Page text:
Joy Juice and Endorphin Soup

The Jordans are a family of artists. I interviewed Carrie-Ann Jordan, who is a “triple threat” of singing, dancing, and acting. Her husband is a pianist and photographer, while their son plays percussion and drums. Last but not least, there’s Iris who sings with the ICC. The Jordans are wonderfully unique in their deep, collective love for the arts.

Iris got started with the ICC in 5th grade, when a private voice coach noticed her extraordinary talent. Carrie-Ann said that while their school district offers strong arts programming, it can leave some students hungry for more. Iris craved a challenge, and wanted to feel like the time she spent rehearsing was worth it. Carrie-Ann told me that Iris’s high aptitude for music needed to be “nurtured, cultivated, and developed” and that enrolling her daughter in the ICC was “one of the best decisions their family ever made.”

The ICC’s professional sounding choir and diverse musical repertoire have strengthened Iris’s skills in collaboration, confidence, patience, discipline, and discernment. Iris can discern between peers who are distracting, and friends who will help her grow. She’s learned that misbehavior from a few people can hinder the entire group- a lesson that will transcend into adulthood.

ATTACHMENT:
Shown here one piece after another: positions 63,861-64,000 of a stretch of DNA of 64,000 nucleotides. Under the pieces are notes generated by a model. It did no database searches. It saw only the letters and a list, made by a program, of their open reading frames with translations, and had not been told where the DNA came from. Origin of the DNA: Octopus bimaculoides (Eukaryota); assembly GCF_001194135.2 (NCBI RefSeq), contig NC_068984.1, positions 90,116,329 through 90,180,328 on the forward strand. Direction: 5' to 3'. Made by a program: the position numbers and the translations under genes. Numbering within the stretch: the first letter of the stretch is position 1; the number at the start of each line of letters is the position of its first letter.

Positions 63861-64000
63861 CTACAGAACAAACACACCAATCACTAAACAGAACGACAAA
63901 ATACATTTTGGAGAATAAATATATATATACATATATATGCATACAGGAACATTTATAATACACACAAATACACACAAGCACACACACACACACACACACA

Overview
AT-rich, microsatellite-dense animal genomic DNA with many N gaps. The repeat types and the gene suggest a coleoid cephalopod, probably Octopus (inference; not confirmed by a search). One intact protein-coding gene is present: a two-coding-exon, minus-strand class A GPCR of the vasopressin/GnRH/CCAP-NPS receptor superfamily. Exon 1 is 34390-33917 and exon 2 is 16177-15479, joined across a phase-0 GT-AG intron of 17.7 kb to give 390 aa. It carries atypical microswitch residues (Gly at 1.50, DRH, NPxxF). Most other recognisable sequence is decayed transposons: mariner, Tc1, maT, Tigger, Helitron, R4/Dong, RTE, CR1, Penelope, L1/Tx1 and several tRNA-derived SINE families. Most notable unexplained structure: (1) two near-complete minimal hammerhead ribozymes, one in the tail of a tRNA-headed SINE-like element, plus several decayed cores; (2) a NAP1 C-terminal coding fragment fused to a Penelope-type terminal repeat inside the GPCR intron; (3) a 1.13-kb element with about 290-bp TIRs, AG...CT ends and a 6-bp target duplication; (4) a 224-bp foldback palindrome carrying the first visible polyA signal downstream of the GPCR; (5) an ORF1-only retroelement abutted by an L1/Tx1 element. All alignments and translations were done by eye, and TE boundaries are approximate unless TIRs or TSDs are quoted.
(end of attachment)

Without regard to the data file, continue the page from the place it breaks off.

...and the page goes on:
A large part of what makes the ICC so impactful for this family is Iris’s ongoing medical condition. Coordinating medical obligations around concerts and rehearsals has not always been easy, “but it’s been a bright spot in an ongoing cloudy day”, Carrie-Ann said. As a mother, that means the world.

As a chaperone, Carrie-Ann has observed how the ICC can be a safe haven for children who don’t necessarily have the most stable living situation. There are many children whose parents have never seen them sing, for example. She feels fortunate to watch these same kids realize how incredibly capable they are. To my delight, she compared this volunteerism to “endorphin soup.”

As we discussed “art”, Carrie-Ann reflected on the magic of creating something meaningful that resonates with observers. She said that in today’s world, people rarely witness truly “magnificent” things. There’s an expectation of satisfaction, but not necessarily for extraordinary material. To be in a setting where creation is “palpable and tangible” means everything to her family. In conclusion, Carrie-Ann knows that Iris leaves the ICC feeling enriched and happy. She said, “I can rely on the ICC to be like Joy Juice”.

 

by Emma Ahlert

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